Even after 27 years in the England, I am still amazed by the English obsession with roasts. Roast chicken, roast pork, roast duck, roast turkey and of course roast beef (“le Rosbif”). Don’t get me wrong, I like it if it’s done well, but I don’t adore it. Surely there are better ways to keep meat moist? (I can hear a flutter of OOOooos and AAaaas in the background for even daring to suggest this)
I confess I had never had a roast until I moved here. Mum used to pot roast our chicken on the hob every Sunday, and then serve it with homemade chips and salad with her signature eggy salad dressing. The chicken would never be whole, mind. And I kinda like the theatre of cooking, presenting and carving the whole bird or the whole leg or the whole rib or rack or haunch or whatever English style.
I am also kinda fond of the contrast of sweet and savoury, as some of you may have noticed from my recipe collection so far. A dear friend introduced me to Sole Veronique some years ago, fish with grapes. Really? I wasn’t convinced by the idea at all. In fact, I was dreading it. But on tasting, I was completely won over by this unique combination. A little research taught me that this is a popular combo for chicken too, especially in France and especially when given a gentle aniseed background.
Honestly. Bear with me on this one. Bizarrely, this really works. And no, I’m not the biggest aniseed fan per sé. I don’t even particularly care for fennel. But here, nothing overpowers and the flavours seem to nudge each other gently along into something that’s sweet, savoury, herby, acidic and mellow all at once.
If you really can’t bring yourself to grapes with chicken, say goodbye to Veronique and leave out the grapes. You’ll have created a perfectly lovely tarragon chicken instead.
Team this with simple seasonal roast baby veggies and you’ll have a new family rfavourite right there either way.
Pot Roast Chicken Veronique (serves 4-6 GF RSF)
1 whole chicken (1.7 – 1.9 kg)
1-2 tbsp rapeseed oil or confit garlic oil
1 onion, chopped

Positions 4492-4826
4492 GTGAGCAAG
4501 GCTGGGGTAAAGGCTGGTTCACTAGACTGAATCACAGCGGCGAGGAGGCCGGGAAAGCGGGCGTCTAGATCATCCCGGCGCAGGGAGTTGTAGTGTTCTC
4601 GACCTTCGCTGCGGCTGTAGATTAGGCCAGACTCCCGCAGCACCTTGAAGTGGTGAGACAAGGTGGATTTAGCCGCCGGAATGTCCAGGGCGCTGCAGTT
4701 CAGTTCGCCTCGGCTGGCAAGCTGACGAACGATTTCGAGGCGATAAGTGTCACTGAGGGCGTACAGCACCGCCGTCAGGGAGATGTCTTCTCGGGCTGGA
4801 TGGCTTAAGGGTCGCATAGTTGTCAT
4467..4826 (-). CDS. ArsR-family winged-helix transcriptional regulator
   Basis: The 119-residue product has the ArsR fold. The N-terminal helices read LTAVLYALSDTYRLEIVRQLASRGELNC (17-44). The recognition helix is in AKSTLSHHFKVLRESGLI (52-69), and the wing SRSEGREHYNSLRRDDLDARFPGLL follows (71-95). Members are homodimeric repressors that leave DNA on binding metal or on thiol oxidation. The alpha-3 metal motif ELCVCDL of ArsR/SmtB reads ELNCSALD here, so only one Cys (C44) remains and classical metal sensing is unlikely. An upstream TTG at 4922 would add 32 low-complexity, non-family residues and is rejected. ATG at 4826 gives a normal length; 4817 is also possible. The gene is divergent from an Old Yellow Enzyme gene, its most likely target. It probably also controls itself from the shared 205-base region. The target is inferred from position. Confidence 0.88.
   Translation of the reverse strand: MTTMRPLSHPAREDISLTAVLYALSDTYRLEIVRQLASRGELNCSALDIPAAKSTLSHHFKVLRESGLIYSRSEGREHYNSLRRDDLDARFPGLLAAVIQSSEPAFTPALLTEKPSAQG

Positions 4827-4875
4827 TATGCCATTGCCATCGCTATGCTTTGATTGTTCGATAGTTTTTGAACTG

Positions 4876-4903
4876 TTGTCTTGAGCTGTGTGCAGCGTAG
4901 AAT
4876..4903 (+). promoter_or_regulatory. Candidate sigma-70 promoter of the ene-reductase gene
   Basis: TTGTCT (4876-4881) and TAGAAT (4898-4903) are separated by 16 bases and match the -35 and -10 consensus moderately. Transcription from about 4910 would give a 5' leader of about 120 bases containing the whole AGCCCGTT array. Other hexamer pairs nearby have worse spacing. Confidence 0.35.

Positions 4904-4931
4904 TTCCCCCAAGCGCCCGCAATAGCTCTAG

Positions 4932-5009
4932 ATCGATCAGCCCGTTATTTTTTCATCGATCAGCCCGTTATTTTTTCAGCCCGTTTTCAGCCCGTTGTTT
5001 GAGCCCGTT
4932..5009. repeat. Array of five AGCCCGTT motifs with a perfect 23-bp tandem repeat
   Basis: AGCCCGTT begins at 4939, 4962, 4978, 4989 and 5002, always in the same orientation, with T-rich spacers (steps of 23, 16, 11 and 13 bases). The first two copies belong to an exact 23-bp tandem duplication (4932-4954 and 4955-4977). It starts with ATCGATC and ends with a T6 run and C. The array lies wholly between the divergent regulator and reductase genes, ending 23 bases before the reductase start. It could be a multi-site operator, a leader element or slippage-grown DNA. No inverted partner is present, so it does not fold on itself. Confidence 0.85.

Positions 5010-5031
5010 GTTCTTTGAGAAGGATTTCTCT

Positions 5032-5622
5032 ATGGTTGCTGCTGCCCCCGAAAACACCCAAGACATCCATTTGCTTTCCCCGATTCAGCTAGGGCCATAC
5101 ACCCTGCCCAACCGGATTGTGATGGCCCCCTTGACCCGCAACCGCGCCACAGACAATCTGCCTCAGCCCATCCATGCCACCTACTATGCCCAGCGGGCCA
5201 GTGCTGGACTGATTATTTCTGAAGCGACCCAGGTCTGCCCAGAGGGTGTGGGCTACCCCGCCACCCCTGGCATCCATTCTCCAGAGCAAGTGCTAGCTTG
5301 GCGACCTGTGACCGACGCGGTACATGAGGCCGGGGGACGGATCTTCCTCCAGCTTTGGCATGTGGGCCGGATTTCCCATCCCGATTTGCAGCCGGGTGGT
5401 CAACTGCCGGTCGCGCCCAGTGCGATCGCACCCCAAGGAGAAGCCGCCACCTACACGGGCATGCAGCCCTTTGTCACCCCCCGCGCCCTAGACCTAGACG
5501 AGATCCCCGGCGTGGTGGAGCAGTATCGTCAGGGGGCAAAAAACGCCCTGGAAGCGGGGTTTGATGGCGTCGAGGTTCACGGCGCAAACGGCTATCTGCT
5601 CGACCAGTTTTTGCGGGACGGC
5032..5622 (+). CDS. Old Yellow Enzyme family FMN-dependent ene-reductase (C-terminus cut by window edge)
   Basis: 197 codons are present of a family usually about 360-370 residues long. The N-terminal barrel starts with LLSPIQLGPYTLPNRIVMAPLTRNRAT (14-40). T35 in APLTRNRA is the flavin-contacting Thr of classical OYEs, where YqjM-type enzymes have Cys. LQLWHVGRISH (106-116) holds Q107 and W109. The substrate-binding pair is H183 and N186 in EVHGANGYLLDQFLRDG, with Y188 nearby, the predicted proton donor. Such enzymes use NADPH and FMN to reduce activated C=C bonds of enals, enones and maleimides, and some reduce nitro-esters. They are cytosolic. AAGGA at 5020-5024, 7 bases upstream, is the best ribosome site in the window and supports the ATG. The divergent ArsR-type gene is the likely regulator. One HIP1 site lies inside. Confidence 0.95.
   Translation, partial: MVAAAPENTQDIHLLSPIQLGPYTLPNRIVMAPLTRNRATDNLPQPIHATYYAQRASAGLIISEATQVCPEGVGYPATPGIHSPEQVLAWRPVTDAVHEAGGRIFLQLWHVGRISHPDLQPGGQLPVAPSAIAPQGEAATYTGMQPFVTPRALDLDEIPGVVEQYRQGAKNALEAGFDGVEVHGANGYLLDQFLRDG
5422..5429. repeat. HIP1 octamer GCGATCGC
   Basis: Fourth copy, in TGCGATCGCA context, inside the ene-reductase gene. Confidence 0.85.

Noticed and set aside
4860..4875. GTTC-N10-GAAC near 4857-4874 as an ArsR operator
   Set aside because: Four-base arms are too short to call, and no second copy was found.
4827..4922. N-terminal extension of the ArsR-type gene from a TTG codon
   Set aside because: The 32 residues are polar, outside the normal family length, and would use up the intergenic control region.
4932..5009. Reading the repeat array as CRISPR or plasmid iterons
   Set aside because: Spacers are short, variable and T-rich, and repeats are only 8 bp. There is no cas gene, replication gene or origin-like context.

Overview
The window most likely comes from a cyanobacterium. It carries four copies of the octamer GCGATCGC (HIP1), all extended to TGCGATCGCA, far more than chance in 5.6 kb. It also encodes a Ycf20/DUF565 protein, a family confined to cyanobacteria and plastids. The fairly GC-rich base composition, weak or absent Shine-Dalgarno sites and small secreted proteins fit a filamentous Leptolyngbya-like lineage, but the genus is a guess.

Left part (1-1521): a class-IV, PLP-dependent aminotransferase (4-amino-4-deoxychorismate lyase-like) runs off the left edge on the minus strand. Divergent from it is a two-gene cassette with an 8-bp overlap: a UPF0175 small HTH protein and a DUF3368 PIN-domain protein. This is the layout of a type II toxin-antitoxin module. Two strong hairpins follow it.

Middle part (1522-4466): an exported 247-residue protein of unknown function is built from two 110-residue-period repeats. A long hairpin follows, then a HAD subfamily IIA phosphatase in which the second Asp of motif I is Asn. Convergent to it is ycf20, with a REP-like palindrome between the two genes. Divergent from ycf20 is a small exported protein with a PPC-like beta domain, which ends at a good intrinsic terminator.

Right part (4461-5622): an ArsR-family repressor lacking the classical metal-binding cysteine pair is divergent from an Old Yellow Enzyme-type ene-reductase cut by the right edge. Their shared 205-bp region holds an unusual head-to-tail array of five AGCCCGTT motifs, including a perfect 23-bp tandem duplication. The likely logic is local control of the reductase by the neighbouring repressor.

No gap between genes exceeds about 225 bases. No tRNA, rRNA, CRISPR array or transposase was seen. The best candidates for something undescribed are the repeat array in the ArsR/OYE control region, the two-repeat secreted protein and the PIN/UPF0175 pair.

1 unwaxed lemon, sliced or quartered
a small bunch of fresh tarragon
a small bunch of white seedless grapes
200 ml vermouth
200 ml white wine
200 ml chicken stock
80 ml Pastis or Ouzo
2 whole cloves of garlic
2 cloves confit garlic (or an extra clove of raw garlic, finely chopped or crushed)
2-3 tbsp crème fraiche or whipping cream
Season the chicken inside and out. Add sprigs of thyme, a few sprigs of tarragon, the raw garlic and the lemon into the chicken cavity.
Heat confit garlic oil or rapeseed oil in a large oven proof lidded pan or Dutch oven pan that will be able to hold the whole chicken. Brown the chicken on all sides and remove from the pan.
Fry the onion until translucent. in the same pan. Add the chicken back in the pan on top of the onion. Add the wines, a few sprigs of thyme, more tarragon and the chicken stock.
Cook for 1.5-2 hrs on very low heat on the hob (use a heat diffuser if needed. If you do, don’t do what I did and leave it on a heat diffuser the whole time unless you are prepared to lengthen the cooking time accordingly…). You could cook it in a 165 C oven if you prefer. Just make sure the chicken juices flow clear when pricking the thickest leg piece with a skewer.
Remove the chicken to a large carving board and rest under a foil tent while you finish the sauce
Strain the sauce into a sauce pan and bring the sauce to a rolling boil. Reduce for 10 mins or so. Reduce the heat to its lowest setting (use a heat diffuser if needed) and add the grapes and remaining tarragon.
Once the grapes have heated through (after a few minutes), add the cream, stir and turn off the heat after 1 minute. Make sure the sauce doesn’t boil once you’ve added the cream, as it may separate. Check the seasoning.
Serve either carved or in whole breast and leg portions with roasted vegetables and stir fried greens.
My veggies this time were baby potatoes, cut hasselback style on a wooden spoon, tossed in seasoned confit garlic oil with tiny chantenay carrots and baby turnips, then roast at 190 C until tender.
I also served rainbow chard, quickly stir-fried in confit garlic oil with a squeeze of fresh lemon juice and a good grinding of nutmeg and S&P.